Life happens. If you’re relocating to Houston, Texas because of a job offer, educational opportunity, or other chance that’s just too good to pass up, you may need to get out of a long-term lease before you move. Breaking a lease without notice or negotiation is one of the biggest mistakes a renter can make, but if you need to get out early, there are ways to do it without ruining your credit or your rental history.
Plan ahead, if possible
Of course, the best plan is to avoid getting into a lease lasts longer than you’re willing to stay. Before you sign a lease, check out all of the details of your apartment and your agreement thoroughly to make sure that there are no deal-breaking surprises down the line. Also consider how long you are likely to stay. If you may need to move out of the area in less than one year, look for a shorter-term lease, or ask your potential landlord if you can negotiate one. Whether or not you can get a shorter lease, be sure to ask what your landlord’s policy is on subletting or getting an “early release” in exchange for paying a set fee (such as two months’ rent).
If you must break a lease before the term is up, these steps will help you minimize the damage to your credit, your rental history, and your pocketbook:
Find out if legal reasons to break a lease apply to you
By the laws of most states, there are some situations in which the tenant can move out without penalties before the lease is over. Landlords everywhere are required to provide a quiet and habitable residence, so if yours is not making repairs that are vital to your health and safety, or you have severe noise problems, you may have reason to move out. Many states, including Texas, also allow tenants to break leases if they’re called to military service, or to get out of a situation of domestic violence. If any of these situations apply to you, you will have to provide notice to your landlord and provided documentation of your situation (usually including an order of protection, in the case of domestic violence).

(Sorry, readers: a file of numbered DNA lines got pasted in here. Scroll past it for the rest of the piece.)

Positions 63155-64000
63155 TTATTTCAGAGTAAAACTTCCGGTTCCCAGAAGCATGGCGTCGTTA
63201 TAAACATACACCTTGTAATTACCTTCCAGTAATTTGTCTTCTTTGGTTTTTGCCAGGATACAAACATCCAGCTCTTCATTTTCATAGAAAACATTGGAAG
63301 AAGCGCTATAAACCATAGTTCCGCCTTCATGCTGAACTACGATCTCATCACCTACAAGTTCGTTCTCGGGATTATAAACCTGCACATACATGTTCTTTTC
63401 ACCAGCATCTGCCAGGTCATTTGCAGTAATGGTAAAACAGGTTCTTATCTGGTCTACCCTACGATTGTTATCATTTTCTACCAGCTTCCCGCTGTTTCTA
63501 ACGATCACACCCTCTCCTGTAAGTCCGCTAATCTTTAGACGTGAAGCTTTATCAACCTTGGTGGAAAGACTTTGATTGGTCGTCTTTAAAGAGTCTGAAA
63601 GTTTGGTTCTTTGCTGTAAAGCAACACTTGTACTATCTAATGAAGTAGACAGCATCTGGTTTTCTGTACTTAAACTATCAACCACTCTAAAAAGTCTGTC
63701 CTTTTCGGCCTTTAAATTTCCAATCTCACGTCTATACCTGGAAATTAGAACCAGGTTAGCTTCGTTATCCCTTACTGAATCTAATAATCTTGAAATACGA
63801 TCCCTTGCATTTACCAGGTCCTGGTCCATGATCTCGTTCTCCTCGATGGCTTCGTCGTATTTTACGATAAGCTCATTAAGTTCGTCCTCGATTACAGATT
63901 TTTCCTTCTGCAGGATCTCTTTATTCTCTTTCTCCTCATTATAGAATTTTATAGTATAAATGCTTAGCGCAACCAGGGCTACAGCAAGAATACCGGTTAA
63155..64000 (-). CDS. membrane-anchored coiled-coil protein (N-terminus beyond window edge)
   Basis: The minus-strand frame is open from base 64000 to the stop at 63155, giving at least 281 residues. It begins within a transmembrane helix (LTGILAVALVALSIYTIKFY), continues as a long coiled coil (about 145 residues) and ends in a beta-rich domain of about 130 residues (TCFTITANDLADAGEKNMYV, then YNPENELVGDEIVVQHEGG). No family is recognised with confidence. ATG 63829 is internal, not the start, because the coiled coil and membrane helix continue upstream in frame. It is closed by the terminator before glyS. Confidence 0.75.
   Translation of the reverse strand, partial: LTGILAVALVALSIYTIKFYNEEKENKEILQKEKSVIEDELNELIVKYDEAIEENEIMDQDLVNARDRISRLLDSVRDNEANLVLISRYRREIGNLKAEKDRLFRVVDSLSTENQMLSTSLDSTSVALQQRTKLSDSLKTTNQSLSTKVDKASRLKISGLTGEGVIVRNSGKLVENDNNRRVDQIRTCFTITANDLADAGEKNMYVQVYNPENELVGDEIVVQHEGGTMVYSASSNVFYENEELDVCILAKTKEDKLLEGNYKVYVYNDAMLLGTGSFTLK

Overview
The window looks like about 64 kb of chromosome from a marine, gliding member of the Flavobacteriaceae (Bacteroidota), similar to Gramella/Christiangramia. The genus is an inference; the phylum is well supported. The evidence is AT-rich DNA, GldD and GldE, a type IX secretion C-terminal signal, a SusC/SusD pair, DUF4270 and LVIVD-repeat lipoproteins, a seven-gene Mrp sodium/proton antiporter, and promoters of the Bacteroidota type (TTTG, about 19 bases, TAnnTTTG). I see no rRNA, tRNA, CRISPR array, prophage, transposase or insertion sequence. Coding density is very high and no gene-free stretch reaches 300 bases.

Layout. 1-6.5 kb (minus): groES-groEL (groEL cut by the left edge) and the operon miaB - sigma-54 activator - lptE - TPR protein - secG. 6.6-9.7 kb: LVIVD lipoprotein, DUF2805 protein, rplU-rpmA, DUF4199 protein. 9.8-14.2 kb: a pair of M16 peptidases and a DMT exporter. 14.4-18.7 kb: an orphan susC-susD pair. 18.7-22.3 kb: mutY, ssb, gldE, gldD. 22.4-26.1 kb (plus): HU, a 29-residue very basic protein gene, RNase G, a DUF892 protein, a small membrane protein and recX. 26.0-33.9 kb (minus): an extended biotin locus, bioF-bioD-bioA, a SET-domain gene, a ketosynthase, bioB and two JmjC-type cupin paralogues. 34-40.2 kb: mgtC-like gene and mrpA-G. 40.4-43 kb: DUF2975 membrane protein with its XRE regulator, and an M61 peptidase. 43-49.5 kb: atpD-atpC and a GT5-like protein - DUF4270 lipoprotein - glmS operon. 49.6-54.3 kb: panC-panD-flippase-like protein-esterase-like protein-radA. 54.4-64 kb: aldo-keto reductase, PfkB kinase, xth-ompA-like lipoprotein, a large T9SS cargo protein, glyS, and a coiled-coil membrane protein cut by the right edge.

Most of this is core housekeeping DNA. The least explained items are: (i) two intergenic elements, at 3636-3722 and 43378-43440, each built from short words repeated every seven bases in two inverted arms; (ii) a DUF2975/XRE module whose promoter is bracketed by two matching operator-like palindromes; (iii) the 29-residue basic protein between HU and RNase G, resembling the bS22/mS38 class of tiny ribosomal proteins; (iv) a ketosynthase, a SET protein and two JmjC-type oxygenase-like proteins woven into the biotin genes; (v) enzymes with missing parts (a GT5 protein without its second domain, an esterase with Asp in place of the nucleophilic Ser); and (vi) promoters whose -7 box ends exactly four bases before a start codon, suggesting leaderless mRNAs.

Find a subletter
If you’re moving for any other reason, find out whether you can sublet your apartment for the rest of your lease. A few states allow subletting no matter what, but in most (including Texas), your landlord must give the okay for you to re-rent your apartment to another tenant. In any case, you must let your landlord know you’ll be moving on, and who will be moving in to take your place.
If all else fails, negotiate, and be willing to pay a (reasonable) price
Even if you can’t sublet or break the lease for a legally protected reason, do not simply walk away from your lease. Tell your landlord what’s happening, and be willing to negotiate. You may have to pay a fee or continue paying rent for a month or two while your landlord finds a new tenant, but your landlord is required by law to mitigate the damage by finding a new tenant as quickly as possible. Know your rights, and negotiate a deal that’s fair for everyone.
When you’re ready to find your next apartment, Houston Apartment Insiders is here to guide your search. Call us at 713-701-1520 (866-918-4022 toll free) or contact us online.